In July of 2021, Florida adopted the new Florida Uniform Directed Trust Act (FUDTA).  Essentially, the FUDTA gives authority to someone, other than a trustee, to make certain decisions for the trust and give direction.

What is a directed trust and how can it benefit you?

In a world of constant evolution for estate planning, wealth preservation, and asset protection, a new concept adopted by the Florida legislature has provided a new way for administering trusts. The FUDTA provides more ways trusts can be drafted in efforts to fulfill your client’s needs.

Directed trusts are “trusts for which the terms of the trust grant a specific power of direction” (see Fla Stat. 736.0103(6)). How would a directed trust differ from your typical revocable trust? Well, directed trusts allow for someone, other than the designated trustee, to act out specific directions as specified in the contents of the trust. This specific person is called a “trust director,” which is defined in the Florida statute as “a person who is granted a power of direction by the terms of a trust to the extent the power is exercisable while the person is not serving as the trustee.” See Fla Stat. 736.0103(25).

Let’s Break This Down More….

According to the Florida Statute, 736.1408, the trust director is subject to the same rules and liabilities as a trustee, in the same position and under the same circumstances, in furtherance of an express power of direction. Now, you may be asking, “Why would the grantor appoint an additional person to act on behalf of the trust when they have already appointed a trustee?” Well, the answer is likely because the grantor wants more in control over how their assets are managed, invested, and distributed. For example, the grantor may want their accountant or financial planner to manage their investments or the grantor may want a neutral third-party distributing funds to beneficiaries. While the trustee is appointed to administer the trust and carry on its fiduciary duties to the beneficiaries, the trustee may lack expertise in areas that would be better left to professionals or other trusted individuals. The trust director is limited in their ability to act on anything other than the stated powers in the trust, whereas the trustee can administer the trust fully.


How the Trustee and Directed Trustee work together…

Interestingly enough, these two positions must work together in order to effectuate the purpose of creating the FUDTA. More specifically, the trustee gains a new responsibility when administering the trust. Now, the trustee has the duty to inform, monitor, and advise the trust director to the extent that such information is reasonably related to the power of the trust director. It is critical to note the liability between these two roles. To be exact on liability, the new Florida statute states that if either the trustee or trust director act on reliance of information provided by the other, they are not liable for a breach of trust to the extent the breach resulted from the reliance, unless by acting, they engaged in willful misconduct. See Fla. Stat. §736.141. The trust director should also be advised that by serving in such a position, they are subjecting themselves to the personal jurisdiction of the Florida courts.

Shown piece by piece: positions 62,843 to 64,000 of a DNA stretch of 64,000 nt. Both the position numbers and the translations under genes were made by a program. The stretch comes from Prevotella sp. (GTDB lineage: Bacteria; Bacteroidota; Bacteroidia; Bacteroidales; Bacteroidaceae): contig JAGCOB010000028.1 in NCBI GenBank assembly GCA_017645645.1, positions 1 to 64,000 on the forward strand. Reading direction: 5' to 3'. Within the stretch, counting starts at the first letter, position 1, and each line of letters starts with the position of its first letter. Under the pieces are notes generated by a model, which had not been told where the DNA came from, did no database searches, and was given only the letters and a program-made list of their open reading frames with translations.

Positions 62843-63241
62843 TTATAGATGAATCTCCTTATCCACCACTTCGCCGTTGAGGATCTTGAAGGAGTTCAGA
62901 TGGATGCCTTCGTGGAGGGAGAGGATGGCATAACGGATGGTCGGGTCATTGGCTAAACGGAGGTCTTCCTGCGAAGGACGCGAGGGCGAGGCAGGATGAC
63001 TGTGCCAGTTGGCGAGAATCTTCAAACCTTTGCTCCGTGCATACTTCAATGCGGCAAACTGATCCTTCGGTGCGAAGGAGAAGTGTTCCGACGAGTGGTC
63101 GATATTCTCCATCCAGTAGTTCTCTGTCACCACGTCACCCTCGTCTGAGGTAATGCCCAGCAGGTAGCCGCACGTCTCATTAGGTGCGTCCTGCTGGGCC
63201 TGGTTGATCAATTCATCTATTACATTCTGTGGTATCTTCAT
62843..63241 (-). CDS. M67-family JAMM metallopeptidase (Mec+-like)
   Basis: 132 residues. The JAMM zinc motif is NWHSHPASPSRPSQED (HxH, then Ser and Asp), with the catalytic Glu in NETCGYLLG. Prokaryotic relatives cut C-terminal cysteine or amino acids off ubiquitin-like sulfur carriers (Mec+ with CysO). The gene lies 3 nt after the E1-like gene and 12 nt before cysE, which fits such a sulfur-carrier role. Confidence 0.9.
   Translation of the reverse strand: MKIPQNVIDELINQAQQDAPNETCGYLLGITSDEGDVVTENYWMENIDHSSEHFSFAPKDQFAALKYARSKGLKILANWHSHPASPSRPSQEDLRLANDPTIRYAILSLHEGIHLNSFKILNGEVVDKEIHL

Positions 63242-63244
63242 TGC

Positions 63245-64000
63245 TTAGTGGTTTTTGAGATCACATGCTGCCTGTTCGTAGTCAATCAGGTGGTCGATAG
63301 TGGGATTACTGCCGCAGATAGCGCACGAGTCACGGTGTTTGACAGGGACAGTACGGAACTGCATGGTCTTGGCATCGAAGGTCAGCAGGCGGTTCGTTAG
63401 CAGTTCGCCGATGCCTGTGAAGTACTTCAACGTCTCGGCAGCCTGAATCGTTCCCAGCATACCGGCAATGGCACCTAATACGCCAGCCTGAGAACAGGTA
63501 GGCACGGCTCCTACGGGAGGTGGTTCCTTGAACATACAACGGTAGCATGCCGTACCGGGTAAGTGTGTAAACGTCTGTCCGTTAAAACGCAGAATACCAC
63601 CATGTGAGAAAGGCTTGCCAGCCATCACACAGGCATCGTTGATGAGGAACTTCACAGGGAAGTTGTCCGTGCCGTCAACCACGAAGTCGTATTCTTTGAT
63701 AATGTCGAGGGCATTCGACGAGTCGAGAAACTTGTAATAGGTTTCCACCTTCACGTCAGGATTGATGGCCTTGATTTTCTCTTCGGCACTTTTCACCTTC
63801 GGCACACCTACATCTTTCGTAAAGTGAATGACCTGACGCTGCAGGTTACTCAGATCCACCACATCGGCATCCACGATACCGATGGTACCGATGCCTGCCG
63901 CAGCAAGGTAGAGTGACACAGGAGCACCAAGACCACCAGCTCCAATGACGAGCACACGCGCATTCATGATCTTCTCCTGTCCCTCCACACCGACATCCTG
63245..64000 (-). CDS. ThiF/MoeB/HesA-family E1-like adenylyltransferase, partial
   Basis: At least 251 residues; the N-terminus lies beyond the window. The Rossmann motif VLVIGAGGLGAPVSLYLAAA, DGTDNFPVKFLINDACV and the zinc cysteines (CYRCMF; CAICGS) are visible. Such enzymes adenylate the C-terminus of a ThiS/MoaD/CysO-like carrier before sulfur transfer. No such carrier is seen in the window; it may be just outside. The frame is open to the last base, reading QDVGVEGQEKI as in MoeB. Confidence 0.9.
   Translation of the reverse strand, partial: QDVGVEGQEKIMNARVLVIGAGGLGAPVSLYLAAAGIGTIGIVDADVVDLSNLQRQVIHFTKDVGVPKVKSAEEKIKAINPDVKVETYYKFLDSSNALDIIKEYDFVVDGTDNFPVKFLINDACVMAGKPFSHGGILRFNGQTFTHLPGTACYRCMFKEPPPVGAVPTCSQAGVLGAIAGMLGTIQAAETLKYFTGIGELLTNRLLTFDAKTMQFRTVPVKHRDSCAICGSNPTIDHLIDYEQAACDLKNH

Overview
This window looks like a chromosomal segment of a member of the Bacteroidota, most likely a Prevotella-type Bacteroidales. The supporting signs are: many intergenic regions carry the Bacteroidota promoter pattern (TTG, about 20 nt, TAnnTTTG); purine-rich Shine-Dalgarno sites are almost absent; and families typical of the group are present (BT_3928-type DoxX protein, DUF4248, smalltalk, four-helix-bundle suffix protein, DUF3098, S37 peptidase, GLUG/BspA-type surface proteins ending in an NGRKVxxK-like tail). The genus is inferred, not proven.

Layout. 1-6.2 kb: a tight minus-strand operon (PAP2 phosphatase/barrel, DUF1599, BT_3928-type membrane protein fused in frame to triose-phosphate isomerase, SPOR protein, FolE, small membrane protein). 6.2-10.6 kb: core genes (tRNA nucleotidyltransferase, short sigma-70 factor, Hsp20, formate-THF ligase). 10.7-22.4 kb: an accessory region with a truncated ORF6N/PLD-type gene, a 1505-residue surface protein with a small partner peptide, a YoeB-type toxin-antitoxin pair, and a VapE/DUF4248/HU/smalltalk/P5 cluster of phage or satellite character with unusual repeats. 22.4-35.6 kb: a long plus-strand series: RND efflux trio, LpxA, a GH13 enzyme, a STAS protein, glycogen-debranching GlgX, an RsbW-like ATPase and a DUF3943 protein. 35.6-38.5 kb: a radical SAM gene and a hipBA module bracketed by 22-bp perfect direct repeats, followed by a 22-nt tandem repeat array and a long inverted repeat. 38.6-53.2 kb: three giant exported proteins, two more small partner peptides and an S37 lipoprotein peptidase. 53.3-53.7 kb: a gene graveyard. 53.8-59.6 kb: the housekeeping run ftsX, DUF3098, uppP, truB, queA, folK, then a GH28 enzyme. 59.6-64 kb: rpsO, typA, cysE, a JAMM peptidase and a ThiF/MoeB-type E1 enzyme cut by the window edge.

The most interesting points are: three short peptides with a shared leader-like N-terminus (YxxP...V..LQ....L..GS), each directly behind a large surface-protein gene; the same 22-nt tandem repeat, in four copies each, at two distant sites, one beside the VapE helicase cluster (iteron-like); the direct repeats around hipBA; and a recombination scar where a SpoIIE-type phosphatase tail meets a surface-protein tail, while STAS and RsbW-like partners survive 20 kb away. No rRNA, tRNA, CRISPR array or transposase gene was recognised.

Directed Trusts would apply in these conditions…

The Florida Statute is very direct when expressing when these types of trusts would apply. Most importantly, the trust must provide for the power of direction. Secondly, the “principal place of administration” must be in Florida and must occur either after July 1, 2021 or if created before, then it must be with respect to decisions concerning the trust after such July 1, 2021. Thirdly, the trust director must also be located in Florida, either as a resident or via their principal place of business. (See Fla Stat. § 736.1403).


So is this really new?

As an estate planning professional, we have used this third party “direction” put into law through the FUDTA for many years already.  The concept itself is not new to the estate planning world.  We have been naming “Business Trustees”, “Investment Managers”, “Trust Protectors”, as well as a myriad of other titles within trust instruments for a while now.  The response in the state of Florida by way of the new FUDTA appears to be just that…a response to putting into law what professionals in this field have already been drafting within their trusts.  The law now makes it clearer for fiduciaries and “directors” involved in the trust administration process where liability may lie when decisions are made.